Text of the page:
Richard Adolf Zsigmondy
Born: 1 April 1865, Vienna, Austrian Empire (now Austria)
Died: 24 September 1929, Göttingen, Germany
Affiliation at the time of the award: Goettingen University, Göttingen, Germany
Prize motivation: "for his demonstration of the heterogenous nature of colloid solutions and for the methods he used, which have since become fundamental in modern colloid chemistry"
Field: colloidal chemistry, physical chemistry
Richard Zsigmondy received his Nobel Prize one year later, in 1926.
Prize share: 1/1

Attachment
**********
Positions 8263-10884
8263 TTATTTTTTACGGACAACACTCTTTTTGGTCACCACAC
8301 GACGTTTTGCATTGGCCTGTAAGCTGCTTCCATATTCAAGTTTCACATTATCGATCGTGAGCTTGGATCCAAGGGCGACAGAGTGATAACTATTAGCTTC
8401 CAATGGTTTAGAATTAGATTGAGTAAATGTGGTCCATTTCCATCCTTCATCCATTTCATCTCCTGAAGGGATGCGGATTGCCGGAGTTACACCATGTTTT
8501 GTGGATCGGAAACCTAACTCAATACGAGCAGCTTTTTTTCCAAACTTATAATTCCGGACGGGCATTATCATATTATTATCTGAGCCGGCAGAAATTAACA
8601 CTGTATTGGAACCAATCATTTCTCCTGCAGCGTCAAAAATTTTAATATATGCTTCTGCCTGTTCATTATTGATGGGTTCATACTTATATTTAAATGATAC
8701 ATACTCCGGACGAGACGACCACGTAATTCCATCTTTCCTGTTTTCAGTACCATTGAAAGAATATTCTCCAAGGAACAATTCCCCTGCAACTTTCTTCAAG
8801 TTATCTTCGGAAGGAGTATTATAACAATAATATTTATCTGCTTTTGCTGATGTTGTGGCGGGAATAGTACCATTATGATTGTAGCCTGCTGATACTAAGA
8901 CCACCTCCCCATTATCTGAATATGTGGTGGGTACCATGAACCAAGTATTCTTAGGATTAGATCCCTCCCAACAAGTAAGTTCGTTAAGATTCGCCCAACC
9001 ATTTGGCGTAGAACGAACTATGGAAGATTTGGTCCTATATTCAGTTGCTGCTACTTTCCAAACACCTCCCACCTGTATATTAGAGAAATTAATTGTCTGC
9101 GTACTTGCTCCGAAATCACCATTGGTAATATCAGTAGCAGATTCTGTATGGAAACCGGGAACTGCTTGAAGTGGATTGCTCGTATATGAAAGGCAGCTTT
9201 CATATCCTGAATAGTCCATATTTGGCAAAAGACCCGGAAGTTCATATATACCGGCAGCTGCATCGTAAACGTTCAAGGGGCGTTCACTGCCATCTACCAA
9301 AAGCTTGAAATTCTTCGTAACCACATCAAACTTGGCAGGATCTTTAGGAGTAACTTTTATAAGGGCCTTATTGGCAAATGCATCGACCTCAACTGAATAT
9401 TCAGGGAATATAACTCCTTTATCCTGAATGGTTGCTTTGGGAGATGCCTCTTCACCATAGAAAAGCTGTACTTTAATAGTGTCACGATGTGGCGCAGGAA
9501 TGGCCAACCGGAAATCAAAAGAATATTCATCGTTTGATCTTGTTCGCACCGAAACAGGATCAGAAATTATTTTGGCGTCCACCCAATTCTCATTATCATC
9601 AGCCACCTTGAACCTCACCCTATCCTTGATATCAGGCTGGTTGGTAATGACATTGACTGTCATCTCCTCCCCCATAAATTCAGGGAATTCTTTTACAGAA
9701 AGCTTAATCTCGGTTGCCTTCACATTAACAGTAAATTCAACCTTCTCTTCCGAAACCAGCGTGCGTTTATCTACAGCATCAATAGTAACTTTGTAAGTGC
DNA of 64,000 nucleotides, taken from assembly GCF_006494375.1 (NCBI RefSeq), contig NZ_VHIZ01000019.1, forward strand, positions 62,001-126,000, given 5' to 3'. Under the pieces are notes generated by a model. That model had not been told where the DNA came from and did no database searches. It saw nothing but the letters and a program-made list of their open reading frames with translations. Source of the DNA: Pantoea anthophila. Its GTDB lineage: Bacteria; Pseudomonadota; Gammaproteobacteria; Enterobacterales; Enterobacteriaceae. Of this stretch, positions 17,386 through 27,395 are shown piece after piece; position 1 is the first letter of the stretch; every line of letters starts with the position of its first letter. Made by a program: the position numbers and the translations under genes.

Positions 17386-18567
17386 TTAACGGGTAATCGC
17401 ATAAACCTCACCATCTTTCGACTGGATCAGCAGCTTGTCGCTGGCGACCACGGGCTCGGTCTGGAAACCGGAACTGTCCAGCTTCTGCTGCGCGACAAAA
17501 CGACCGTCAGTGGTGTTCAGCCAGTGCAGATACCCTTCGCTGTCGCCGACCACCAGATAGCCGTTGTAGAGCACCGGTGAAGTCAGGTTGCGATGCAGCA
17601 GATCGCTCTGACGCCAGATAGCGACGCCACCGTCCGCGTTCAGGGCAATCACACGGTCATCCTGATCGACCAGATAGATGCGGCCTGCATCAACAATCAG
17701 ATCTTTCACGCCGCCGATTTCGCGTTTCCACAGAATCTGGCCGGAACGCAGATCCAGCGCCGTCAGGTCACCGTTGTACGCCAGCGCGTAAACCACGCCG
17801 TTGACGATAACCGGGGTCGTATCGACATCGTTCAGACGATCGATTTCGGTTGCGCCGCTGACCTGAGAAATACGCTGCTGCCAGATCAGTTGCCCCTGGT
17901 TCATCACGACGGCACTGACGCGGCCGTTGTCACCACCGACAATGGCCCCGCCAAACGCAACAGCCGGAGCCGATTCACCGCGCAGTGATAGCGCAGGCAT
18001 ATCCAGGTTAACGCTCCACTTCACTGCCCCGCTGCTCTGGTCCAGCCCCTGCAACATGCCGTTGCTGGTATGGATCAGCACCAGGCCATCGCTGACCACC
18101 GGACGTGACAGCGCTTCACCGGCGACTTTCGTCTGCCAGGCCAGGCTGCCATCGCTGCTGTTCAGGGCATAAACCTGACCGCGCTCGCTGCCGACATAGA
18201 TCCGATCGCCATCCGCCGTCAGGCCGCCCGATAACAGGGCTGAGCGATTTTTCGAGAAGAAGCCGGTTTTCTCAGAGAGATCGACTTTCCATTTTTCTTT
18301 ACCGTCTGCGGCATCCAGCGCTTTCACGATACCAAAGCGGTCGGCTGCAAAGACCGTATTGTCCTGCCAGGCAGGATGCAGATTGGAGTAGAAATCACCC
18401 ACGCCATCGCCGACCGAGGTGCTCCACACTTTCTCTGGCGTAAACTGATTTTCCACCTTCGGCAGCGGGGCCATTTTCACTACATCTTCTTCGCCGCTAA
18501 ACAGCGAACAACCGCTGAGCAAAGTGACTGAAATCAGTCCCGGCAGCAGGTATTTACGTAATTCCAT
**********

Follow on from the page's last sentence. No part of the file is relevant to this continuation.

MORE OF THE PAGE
In chemistry very small particles that are finely dispersed in another substance are called colloids. Colloid particles are so small that they cannot be observed in a regular microscope. In 1902 Richard Zsigmondy introduced an idea that led to the ultramicroscope, which makes it possible to observe very small particles by illuminating the preparation being studied in a direction that is perpendicular to the viewing angle. Richard Zsigmondy used the ultramicroscope to show the heterogeneous structure of colloids, which contain particles that are small but vary in size.